The purchasing power of a large proportion of the people is not

the wide range of articles purchased by the average American. For example, the general public in Colombia has very little interest in the purchase of automobiles, auto accessories, radio outfits, and ready-made clothing; nor does the Colombian housewife scan the daily papers for bargains in household and kitchen ware, house furnishings, breakfast foods, canned goods, millinery, and the endless articles that make up the daily purchases of the American household. The average Colombian contents himself with the purchase of cotton cloth and other textiles for making clothes in the home or by the local tailor; with staple foodstuffs, looking upon canned and imported foodstuffs as in the nature of luxuries for special occasions; and with small hardware, household ware, and a limited amount of agricultural machinery. The wealthy Colombian, of course, is in the market for a much wider range of articles and of a higher grade or quality, his needs and demands being on a parity with those of the same class of people in the United States.


Coffee might be called the barometer of business in Colombia. Upon this crop almost entirely is founded the economic structure of the country. Favorable prices for coffee and a good crop are quickly reflected by an active market and an increase of imports. The production of coffee has increased steadily during recent years. In 1913 coffee exports from Colombia were valued at $13,369,768, while in 1924 it is estimated that these exports were worth $54,000,000, a more than fourfold increase in 12 years, although part of this was due to increased prices. The United States takes from 75 to 90 per cent of all coffee exported from Colombia, that country in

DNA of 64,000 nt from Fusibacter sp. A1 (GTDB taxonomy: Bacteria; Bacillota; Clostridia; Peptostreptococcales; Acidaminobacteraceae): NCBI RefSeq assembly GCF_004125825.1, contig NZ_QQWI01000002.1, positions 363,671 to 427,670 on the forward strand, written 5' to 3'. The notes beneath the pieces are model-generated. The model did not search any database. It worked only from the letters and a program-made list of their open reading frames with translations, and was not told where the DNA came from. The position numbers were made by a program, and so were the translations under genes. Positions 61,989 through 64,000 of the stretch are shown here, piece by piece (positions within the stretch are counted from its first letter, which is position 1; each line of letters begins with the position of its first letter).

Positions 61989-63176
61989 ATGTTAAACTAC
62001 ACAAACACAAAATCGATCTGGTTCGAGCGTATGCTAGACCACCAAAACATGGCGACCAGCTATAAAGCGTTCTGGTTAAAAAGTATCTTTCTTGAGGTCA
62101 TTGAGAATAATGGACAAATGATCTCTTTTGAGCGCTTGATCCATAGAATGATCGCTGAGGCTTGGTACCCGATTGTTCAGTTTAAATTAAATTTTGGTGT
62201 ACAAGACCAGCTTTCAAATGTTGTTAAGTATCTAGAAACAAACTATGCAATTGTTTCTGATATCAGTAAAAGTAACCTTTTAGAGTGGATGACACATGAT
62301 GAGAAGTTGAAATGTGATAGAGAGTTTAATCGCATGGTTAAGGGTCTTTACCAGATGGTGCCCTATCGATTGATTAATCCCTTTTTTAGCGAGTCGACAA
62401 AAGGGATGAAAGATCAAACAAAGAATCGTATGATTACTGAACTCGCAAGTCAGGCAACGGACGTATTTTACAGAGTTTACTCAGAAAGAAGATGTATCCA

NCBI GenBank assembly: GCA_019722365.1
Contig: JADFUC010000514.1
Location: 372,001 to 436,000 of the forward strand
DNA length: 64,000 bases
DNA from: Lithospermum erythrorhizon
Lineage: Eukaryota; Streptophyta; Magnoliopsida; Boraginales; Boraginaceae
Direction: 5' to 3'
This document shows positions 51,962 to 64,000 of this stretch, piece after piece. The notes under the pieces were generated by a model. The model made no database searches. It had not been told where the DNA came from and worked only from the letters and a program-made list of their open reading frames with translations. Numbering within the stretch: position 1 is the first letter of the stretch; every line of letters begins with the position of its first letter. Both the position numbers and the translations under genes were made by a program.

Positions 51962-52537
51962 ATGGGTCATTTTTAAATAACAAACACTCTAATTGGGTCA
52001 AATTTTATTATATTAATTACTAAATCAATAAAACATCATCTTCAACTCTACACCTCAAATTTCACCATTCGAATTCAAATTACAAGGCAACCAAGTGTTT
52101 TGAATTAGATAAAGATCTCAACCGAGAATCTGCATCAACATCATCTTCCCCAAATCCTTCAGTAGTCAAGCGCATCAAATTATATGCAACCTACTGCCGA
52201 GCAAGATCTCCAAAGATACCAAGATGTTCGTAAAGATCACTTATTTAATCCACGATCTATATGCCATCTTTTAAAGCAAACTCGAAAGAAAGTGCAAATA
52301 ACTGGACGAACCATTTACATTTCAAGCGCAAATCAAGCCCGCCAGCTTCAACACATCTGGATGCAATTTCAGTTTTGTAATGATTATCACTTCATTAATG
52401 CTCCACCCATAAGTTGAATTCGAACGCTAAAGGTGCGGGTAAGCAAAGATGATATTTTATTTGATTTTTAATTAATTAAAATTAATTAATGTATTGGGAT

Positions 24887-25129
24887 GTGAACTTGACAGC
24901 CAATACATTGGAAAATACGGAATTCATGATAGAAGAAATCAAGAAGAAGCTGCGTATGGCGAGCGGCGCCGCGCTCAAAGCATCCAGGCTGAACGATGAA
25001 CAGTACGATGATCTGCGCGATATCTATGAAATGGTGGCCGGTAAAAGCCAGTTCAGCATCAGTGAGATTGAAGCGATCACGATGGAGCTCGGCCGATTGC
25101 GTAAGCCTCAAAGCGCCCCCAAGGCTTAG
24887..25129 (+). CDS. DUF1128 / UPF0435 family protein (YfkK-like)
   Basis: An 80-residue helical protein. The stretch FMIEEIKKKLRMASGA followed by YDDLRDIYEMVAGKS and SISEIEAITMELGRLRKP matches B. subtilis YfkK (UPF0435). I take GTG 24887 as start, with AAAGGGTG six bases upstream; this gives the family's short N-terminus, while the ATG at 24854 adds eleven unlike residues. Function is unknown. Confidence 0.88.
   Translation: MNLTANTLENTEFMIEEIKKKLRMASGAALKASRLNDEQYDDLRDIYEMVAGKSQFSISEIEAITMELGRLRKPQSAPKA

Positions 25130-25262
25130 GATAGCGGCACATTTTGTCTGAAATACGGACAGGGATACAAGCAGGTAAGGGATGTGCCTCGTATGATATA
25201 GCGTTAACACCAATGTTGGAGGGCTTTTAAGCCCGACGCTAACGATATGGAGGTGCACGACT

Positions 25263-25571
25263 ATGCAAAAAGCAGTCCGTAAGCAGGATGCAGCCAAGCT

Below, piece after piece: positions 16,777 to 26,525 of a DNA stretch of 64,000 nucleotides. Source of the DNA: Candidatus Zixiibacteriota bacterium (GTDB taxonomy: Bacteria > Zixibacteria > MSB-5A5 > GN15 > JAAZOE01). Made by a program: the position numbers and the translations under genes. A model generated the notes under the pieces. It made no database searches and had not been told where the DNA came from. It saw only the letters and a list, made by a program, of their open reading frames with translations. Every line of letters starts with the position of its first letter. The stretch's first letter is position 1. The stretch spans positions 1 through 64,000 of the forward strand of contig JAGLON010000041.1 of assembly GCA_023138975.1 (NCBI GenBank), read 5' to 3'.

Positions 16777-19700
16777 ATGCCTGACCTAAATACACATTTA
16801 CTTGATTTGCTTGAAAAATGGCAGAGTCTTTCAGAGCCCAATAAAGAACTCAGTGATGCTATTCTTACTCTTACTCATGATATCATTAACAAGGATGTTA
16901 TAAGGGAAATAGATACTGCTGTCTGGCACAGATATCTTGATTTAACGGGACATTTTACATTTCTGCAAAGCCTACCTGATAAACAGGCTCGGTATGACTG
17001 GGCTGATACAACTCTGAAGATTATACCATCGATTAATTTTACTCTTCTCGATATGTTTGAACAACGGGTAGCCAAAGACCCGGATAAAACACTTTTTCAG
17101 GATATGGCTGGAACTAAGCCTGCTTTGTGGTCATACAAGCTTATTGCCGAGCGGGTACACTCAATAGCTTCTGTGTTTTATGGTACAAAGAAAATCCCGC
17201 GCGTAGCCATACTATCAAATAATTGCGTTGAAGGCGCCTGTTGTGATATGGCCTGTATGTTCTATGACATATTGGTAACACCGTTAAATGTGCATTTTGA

1924 furnishing 17.4 per cent of our coffee imports. Other important exports from Colombia are gold, platinum, bananas, and hides, but none of these in themselves have very much effect upon general economic conditions.

United States is Colombia's best customer, and unlike Brazil, the other coffee-producing country, it reciprocates by buying a large proportion of its imports in this country. In 1923 Colombia made a little more than 45 per cent of all her foreign purchases in United States markets.

The coffee crop is marketed throughout the year, so that there is no marked seasonal purchasing power, although Colombian imports from the United States are heaviest during the last quarter of the year.

The coffee crop during 1924 was sold at very favorable prices: there are several important construction projects under way; little unemployment exists; and the general outlook for business during the next few years in Colombia is good.

FOREIGN COMPETITION Our chief competitor in the Colombian market is Great Britain, which in 1913 supplied 30 per cent of all Colombian imports, as compared with 23 per cent supplied by the United States. This situation, however, was somewhat changed in 1923, when the United States furnished 45.3 per cent of the Colombian imports and Great Britain 27 per cent. În cotton and woolen textiles, which are probably the most important imports of Colombia, British competition is very keen. The British manufacturers dominate in calicoes, ging. hams, lawns, and bleached goods, while the United States holds the market in heavy cotton textiles, such as ducks, denims, drills, and grey goods. In woolens, especially of the better grades, the British hold the field, the American manufacturers being unable to compete to any great extent in this line. The British are said to cover the textile market better than American manufacturers. British competition is also very active in the market for railway equipment, locomotives, iron and steel, construction machinery, and small cut